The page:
Turbulent decade for automakers in Washington comes to a close
Washington — The 2010s have been a decade of crisis and transformation for automakers in Washington, D.C.
The decade began with General Motors and Chrysler emerging from Chapter 11 bankruptcy and Chrysler in a lifesaving alliance with Italian automaker Fiat that eventually led to a 2014 merger of the two companies now known as Fiat Chrysler Automobiles.
GM and Chrysler, recipients of $51 billion and $12.5 billion respectively in federal bailouts in 2008 and 2009 during the Great Recession, have since become leaner companies and attempted to move on from their legacies of being thrown lifelines by U.S. taxpayers. However, Congress, the president and segments of the public have not forgotten, evidenced by the anger GM faced on Capitol Hill when it announced plans in late 2018 to idle four U.S. plants.
GM found itself in hot water with lawmakers in 2014 over its failure to recall millions of small cars with defective ignition switches. The defect caused the ignition switches to abruptly shut down the engines while being driven, disabling air bags in the process. Some within the company knew of the problem for more than a decade but failed to sound the alarm. The failure to act by GM to ultimately was linked to 124 deaths and hundreds of injuries. GM paid $900 million in fines as part of a settlement with the U.S. Department of Justice in a criminal investigation. The company also was required to establish a $600 million compensation fund for those killed or injured.
Around the same time, the regulatory spotlight moved to Japanese air-bag manufacturer Takata Corp., which produced faulty air bag inflators installed in nearly 13% of the total registered vehicles in the United States. When propellants in the inflators degraded, they could explode with excessive force, throwing shrapnel at drivers and passengers. Exploding Takata air-bag inflators have been linked to at least 16 deaths and more than 250 injuries in the United States; at least 24 have died worldwide. The faulty inflators led to the recall of nearly 70 million air bags, the largest automotive safety recall in U.S. history.
Volkswagen AG became mired in the so-called Dieselgate emissions-cheating scandal in 2015. The automaker rigged hundreds of thousands of diesel vehicles with software that allowed them to meet emissions standards during testing, but allowed them to emit illegal exhaust-pipe pollutants while being driven. The U.S. government eventually indicted six present and former Volkswagen AG executives, and charged the company with three criminal felony counts for what regulators called a “10-year conspiracy.” Volkswagen was forced to pay $2.8 billion in criminal fines and $1.5 billion in civil penalties related to the fraud. CEO Martin Winterkorn was forced to resign.
A similar problem swept up Fiat Chrysler. The automaker in 2019 paid nearly $800 million to settle allegations from federal regulators that the company used software on about 104,000 diesel-powered pickups and SUVs that regulators said was similar to “defeat devices” used by Volkswagen. The settlement required the Italian-American carmaker to pay $280 million to compensate drivers of Jeep Grand Cherokees and Dodge Ram 1500 pickups from the 2014-16 model years with 3-liter V-6 diesel engines. Fiat Chrysler was not required to admit wrongdoing as part of the settlement and the company was not required to buy back any of the affected vehicles.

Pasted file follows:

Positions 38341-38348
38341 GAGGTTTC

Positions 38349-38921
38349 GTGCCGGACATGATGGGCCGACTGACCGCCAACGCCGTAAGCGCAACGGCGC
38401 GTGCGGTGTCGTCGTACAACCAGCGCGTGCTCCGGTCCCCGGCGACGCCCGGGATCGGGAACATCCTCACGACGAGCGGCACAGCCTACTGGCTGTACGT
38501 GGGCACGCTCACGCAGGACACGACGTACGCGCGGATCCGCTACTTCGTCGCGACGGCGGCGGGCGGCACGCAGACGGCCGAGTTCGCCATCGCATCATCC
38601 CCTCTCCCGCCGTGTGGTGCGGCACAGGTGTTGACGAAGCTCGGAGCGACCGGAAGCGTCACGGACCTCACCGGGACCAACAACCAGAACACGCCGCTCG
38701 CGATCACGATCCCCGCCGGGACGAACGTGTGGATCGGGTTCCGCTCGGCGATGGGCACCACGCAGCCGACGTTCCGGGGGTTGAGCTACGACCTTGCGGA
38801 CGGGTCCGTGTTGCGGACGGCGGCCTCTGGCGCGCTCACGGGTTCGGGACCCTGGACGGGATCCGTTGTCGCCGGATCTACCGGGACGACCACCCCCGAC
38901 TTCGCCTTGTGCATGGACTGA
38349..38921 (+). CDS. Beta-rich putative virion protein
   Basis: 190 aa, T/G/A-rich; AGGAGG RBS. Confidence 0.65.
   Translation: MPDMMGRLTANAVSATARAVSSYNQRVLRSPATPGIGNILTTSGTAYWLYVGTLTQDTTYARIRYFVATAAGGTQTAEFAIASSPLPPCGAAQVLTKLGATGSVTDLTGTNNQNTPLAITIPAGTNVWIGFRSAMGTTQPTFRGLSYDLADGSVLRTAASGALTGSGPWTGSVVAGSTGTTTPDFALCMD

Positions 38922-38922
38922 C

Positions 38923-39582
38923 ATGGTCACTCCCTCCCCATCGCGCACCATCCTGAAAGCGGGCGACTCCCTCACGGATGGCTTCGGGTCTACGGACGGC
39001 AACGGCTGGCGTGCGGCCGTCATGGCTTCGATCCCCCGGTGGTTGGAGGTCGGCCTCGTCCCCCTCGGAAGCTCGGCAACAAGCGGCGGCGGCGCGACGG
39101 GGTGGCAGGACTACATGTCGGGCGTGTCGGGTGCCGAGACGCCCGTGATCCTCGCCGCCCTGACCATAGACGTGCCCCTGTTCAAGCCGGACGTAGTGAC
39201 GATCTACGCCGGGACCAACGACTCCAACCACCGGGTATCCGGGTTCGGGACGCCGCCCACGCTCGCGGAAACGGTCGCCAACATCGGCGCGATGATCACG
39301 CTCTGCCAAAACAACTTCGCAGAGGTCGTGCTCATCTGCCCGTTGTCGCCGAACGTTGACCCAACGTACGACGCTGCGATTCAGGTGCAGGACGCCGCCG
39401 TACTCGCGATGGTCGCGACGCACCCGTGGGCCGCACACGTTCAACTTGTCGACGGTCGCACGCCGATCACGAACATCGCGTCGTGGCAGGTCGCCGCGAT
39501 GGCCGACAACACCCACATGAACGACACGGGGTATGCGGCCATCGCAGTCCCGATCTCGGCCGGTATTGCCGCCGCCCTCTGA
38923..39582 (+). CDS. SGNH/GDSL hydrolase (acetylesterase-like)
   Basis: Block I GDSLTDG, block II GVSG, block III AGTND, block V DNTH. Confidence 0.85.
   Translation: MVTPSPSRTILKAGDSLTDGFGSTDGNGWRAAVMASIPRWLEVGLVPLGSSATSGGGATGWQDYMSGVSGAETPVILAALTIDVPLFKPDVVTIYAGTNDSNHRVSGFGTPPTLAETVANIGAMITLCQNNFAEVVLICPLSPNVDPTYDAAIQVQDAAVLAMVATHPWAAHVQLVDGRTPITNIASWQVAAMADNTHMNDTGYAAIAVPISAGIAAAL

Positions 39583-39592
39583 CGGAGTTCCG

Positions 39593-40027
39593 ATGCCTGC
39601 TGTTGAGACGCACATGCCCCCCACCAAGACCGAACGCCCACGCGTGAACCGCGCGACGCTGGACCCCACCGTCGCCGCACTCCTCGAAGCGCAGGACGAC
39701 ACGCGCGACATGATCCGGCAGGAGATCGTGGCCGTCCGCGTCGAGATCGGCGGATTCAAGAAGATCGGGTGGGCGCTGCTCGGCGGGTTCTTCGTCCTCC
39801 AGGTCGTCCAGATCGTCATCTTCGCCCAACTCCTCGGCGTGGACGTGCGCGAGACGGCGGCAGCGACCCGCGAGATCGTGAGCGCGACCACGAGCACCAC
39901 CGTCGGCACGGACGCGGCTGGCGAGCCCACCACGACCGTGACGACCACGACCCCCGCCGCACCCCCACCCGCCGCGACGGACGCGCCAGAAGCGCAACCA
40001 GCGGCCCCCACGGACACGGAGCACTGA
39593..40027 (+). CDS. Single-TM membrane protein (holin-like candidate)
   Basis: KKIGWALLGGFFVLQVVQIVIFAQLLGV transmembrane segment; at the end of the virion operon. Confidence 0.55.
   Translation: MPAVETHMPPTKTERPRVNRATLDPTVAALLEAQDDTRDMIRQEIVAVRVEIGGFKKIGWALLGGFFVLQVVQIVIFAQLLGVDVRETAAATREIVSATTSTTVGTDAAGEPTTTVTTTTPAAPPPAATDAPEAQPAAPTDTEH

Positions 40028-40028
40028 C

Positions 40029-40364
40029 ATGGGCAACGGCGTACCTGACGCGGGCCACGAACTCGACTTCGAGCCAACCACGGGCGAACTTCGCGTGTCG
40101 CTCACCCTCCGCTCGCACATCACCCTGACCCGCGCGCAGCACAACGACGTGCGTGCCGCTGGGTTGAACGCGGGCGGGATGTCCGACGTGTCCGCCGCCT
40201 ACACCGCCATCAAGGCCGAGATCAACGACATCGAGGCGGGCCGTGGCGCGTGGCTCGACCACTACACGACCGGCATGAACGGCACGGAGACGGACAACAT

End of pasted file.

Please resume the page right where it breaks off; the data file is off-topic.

Detroit's automakers participated in a ceremony in the White House Rose Garden in 2012 with former President Barack Obama that heralded new gas-mileage rules. The rules would have required carmakers to produce fleets averaging 54.5 miles per gallon by 2025. The ceremony was seen at the time of the sign of a new era of cooperation between automakers and regulators. But by the time a 2018 mid-term review came around, Donald Trump was president, and his administration pushed to roll back the mpg rules.
California, which helped craft the Obama-era rules, resisted the proposed rollback and promised a lengthy court fight that is likely to stretch well into the coming decade. Ford Motor Co. sided with California, reaching an agreement with the state and three foreign automakers. GM and Fiat Chrysler sided with the Trump administration, making the battle lines clear for 2020 and beyond.
The years under Trump have been dominated by trade issues that created uncertainty for carmakers. In March 2018, he imposed stiff 25% tariffs on foreign steel and 10% tariffs on foreign aluminum in a move that prompted retaliatory threats from foreign governments and rattled financial markets. Later that year, he launched an investigation into the possibility of imposing tariffs as high as 25% on imported cars and parts in a move that united Detroit and foreign-owned manufacturers in opposition.
The debate about tariffs occurred as the Trump administration negotiated a replacement for the North American Free Trade Agreement with Canada and Mexico. Under the resulting agreement, known as the U.S. Mexico Canada Agreement, automakers will have to produce cars with 75% of parts originating from the U.S., Canada or Mexico to qualify for duty-free treatment. The requirement, referred to as “rules of origin,” would be an increase from 62.5% under current NAFTA rules. In addition, 40-45% of an auto's content must be made by workers earning at least $16 per hour. Vehicles not meeting the requirements would be subject to a 2.5% duty.
Prior to the announcement of the agreement, automakers and groups that lobby for the industry in Washington worried the president would follow through on campaign promises to pull out of NAFTA with no replacement, which would have upended supply chains and production plans for almost every automaker. The decade concluded with the U.S. House passing the USMCA a day after voting to impeach the president. The Senate is expected to take up the measure in the new year.